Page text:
I was having a discussion with a close friend about the amount of moral judgments that take place in society today. Most conservatives oppose same-sex marriage, because they say it’s wrong. It’s the same when it comes to the rights of people who are transgender. What those conservatives can’t explain is who is actually being harmed.
As the discussion unfolded, I began to realize there should be a link between actual harm and what is considered wrong. I say actual harm because for something to be wrong, there must be actual harm. Connecting harm and wrong in this way means that people would consider the impact of the supposedly wrong activity on those involved. When someone defines another’s sex life, financial decisions, or anything else as wrong–they are almost always looking at the issue from their point of view. Once you attach your experiences and the beliefs they have helped form to another’s life (with no regard for or knowledge of their experiences and beliefs,) you are deciding something is wrong because you don’t like it.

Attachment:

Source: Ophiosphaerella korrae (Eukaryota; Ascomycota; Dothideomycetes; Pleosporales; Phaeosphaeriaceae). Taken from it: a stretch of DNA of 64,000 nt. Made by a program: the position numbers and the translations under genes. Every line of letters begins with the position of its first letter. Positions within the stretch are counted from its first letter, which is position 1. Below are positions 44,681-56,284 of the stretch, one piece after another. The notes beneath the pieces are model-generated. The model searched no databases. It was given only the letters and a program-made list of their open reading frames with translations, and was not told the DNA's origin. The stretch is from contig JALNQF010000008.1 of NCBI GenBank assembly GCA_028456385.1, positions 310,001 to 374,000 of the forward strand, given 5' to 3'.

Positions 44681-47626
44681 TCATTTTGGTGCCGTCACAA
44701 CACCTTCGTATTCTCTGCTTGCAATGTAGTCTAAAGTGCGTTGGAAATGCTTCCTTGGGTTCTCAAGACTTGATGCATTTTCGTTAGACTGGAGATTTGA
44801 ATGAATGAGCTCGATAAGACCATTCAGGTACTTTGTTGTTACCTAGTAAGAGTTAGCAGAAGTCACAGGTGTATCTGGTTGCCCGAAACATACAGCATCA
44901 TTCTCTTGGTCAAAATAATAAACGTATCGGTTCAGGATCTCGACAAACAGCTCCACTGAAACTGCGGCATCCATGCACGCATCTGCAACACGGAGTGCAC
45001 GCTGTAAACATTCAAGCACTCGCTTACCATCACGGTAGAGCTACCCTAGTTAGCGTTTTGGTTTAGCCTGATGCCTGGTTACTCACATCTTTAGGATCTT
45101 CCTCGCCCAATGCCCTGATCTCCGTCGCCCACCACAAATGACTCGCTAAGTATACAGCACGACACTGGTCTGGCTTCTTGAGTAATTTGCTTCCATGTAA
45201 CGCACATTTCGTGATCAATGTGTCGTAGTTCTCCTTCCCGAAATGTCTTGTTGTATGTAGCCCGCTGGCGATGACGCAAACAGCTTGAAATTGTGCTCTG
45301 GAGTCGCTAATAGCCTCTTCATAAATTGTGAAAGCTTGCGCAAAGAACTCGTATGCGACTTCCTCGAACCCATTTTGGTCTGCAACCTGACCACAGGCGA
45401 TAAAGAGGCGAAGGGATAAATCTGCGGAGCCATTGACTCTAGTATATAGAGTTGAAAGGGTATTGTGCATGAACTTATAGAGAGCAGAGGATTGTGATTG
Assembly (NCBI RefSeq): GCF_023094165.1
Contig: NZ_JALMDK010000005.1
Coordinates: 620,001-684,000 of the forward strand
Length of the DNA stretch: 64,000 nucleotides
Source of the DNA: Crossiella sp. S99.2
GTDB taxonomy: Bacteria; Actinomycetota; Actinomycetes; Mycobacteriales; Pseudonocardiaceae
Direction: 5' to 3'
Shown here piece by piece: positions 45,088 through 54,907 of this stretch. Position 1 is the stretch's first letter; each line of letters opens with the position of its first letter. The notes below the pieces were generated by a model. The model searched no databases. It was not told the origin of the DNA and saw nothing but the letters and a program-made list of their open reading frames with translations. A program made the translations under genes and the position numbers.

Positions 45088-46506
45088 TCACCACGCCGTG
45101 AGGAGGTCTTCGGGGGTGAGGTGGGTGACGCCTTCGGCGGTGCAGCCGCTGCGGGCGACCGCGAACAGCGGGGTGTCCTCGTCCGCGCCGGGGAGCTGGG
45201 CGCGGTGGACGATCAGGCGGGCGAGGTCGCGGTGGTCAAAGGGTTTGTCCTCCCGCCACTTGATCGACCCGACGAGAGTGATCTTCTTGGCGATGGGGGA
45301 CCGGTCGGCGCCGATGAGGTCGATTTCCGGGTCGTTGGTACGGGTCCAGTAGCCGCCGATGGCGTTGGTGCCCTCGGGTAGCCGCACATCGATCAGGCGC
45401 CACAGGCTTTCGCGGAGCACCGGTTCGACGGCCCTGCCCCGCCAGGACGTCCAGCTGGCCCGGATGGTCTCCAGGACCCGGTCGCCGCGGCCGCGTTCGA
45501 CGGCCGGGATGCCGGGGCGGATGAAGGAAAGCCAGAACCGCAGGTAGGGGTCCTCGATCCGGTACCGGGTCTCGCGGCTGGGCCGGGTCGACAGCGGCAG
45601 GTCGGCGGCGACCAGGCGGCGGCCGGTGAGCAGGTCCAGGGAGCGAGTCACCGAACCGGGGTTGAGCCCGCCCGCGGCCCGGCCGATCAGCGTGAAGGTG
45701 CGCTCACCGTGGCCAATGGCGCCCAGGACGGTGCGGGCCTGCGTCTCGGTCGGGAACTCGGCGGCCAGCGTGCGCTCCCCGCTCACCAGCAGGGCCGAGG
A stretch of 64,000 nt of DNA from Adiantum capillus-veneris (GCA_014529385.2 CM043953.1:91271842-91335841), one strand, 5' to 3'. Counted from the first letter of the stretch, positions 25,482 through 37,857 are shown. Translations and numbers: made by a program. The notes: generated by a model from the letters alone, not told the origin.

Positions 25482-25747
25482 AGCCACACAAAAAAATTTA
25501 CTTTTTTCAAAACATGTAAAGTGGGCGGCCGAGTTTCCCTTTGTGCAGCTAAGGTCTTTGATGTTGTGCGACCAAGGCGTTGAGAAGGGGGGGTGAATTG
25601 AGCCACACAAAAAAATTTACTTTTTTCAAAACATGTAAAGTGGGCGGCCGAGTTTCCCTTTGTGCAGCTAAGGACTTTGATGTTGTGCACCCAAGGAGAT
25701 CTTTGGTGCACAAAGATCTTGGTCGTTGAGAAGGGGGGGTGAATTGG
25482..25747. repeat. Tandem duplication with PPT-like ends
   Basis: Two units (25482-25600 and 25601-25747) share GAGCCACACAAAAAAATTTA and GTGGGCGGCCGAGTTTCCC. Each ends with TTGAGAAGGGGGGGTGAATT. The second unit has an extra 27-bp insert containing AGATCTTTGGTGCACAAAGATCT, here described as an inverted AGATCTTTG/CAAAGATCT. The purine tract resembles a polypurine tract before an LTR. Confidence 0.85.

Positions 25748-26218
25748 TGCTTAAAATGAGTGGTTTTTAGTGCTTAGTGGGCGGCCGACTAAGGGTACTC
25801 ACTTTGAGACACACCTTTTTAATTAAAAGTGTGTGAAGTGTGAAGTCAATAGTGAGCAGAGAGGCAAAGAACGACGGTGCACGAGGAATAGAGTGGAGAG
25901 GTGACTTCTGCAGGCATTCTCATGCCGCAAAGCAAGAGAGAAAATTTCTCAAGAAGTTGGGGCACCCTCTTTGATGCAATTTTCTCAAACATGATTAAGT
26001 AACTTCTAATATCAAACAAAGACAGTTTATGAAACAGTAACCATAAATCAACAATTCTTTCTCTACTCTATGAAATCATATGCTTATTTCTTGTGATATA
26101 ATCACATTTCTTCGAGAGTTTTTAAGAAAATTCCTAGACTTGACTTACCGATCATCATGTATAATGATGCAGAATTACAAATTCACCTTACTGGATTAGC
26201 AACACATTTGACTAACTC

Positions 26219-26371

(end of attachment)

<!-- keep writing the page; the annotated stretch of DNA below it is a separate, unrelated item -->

Part of respecting one another is respecting the idea that we are all different. Those differences, obviously, create different results. Applying your filters to another’s life and judging their life is failing to respect differences. This is why equating wrong to actual harm makes sense. If another person isn’t being actually harmed, telling them they are wrong is us trying to force our beliefs on them.